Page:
News

Pictured: Hans-Guido Wendel
Genetic Causes of Blood Cancers Explored

German-born cancer biologist Hans-Guido Wendel is taking advantage of transformative advances in genomics technology to understand key genetic abnormalities in leukemia and lymphoma.

Tuesday, December 20, 2011
Pictured: Structural formula of IBNtxA
Findings Could Lead to the Development of a New Painkiller

Scientists have generated a compound that could potentially be used to create a new type of pain medication that may prevent the side effects of currently available painkillers.

Tuesday, December 13, 2011
Research Suggests Potential Immune Therapy for Preventing Breast Cancer Metastasis

A new therapy tested in mouse models appears to harness neutrophils, a type of white blood cell, to effectively prevent the spread of breast cancer cells.

Friday, December 9, 2011
Pictured: Breast tumor treated with paclitaxel
Research Suggests New Drugs Could Boost the Effectiveness of Chemotherapy

Recent findings by Memorial Sloan Kettering investigators suggest it might be possible to improve the effectiveness of chemotherapy for breast cancer by combining the treatment with a new type of drug called a cathepsin inhibitor.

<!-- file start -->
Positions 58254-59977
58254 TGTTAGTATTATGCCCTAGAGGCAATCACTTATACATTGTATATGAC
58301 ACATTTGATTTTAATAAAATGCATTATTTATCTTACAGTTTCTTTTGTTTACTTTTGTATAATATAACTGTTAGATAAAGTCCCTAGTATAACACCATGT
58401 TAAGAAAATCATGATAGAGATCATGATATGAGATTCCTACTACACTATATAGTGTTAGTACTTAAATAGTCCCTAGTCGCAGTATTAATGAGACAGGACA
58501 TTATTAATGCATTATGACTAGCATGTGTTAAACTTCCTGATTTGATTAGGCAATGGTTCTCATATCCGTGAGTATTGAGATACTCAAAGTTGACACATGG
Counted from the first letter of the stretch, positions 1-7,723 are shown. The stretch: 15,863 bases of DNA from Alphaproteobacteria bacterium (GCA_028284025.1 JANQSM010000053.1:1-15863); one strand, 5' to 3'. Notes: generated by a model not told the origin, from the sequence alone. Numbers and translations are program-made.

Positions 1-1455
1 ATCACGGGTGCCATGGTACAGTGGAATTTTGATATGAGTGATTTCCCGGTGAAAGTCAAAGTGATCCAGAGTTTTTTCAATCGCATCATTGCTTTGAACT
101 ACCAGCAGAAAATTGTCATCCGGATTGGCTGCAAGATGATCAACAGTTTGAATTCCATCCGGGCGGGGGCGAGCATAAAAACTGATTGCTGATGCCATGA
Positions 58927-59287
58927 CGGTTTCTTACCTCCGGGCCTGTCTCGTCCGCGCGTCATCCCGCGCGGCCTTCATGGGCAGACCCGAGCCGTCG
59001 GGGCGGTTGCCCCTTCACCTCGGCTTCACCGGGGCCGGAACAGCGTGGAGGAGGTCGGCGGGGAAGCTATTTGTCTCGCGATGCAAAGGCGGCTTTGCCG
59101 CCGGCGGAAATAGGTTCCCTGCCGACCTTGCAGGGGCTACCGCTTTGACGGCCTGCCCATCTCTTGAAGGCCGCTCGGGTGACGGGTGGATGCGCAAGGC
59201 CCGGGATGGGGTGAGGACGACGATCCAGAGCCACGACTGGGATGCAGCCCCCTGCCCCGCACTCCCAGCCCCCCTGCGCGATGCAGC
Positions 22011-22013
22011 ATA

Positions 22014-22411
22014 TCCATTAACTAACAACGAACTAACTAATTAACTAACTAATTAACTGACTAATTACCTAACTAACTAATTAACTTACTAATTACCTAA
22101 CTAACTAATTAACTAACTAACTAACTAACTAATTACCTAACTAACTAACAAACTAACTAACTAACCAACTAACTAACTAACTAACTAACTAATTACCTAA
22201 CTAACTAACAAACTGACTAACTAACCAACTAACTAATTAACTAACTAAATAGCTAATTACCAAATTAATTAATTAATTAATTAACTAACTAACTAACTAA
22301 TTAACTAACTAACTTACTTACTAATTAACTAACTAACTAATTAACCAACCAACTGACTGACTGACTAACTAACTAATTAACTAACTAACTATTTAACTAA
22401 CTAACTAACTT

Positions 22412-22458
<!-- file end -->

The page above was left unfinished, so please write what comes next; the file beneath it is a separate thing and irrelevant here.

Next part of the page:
Friday, December 2, 2011
Pictured: David Solit
Researchers Discover Why New Melanoma Drug Stops Working

Research led by investigators at Memorial Sloan Kettering has identified a previously unknown mechanism of resistance to the newly approved melanoma drug, vemurafenib.

Wednesday, November 23, 2011
Pictured: Semanti Mukherjee
Semanti Mukherjee Successfully Defends Thesis

Semanti Mukherjee successfully defended her thesis in September 2011. Her project focused on the genetic variants that contribute to the predisposition for and etiology of myeloproliferative neoplasms.

Tuesday, November 1, 2011
Memorial Sloan Kettering Researchers Discover How Gene Mutation Contributes to Leukemia

A study led by researchers at Memorial Sloan Kettering and New York University has shown that TET2 loss enhances the function of blood stem cells, causing them to renew themselves more efficiently than normal blood stem cells.

Friday, October 21, 2011
Pictured: Alison Spencer
Frontiers of Science Symposium

Gerstner Sloan Kettering sponsored a daylong symposium for undergraduates and their faculty advisors to meet Gerstner Sloan Kettering leaders and graduate students while enjoying faculty talks, student posters, and a visit to Memorial Sloan Kettering research facilities.

Thursday, October 20, 2011
Pictured: Eric Alonzo
Eric Alonzo Successfully Defends Thesis

Eric Alonzo successfully defended his thesis in September 2011. He completed his dissertation research in the laboratory of Dr. Derek Sant’Angelo in the Immunology Program.

Saturday, October 15, 2011
Pictured: Douglas Levine
Genomic Analysis Provides Clues about Most Common Form of Ovarian Cancer

In a large-scale genomic analysis of the most common and aggressive type of ovarian cancer, researchers from Memorial Sloan Kettering and other centers identified genetic mutations and pathways that set the disease apart from other types of ovarian cancer and other solid tumors.

Tuesday, October 11, 2011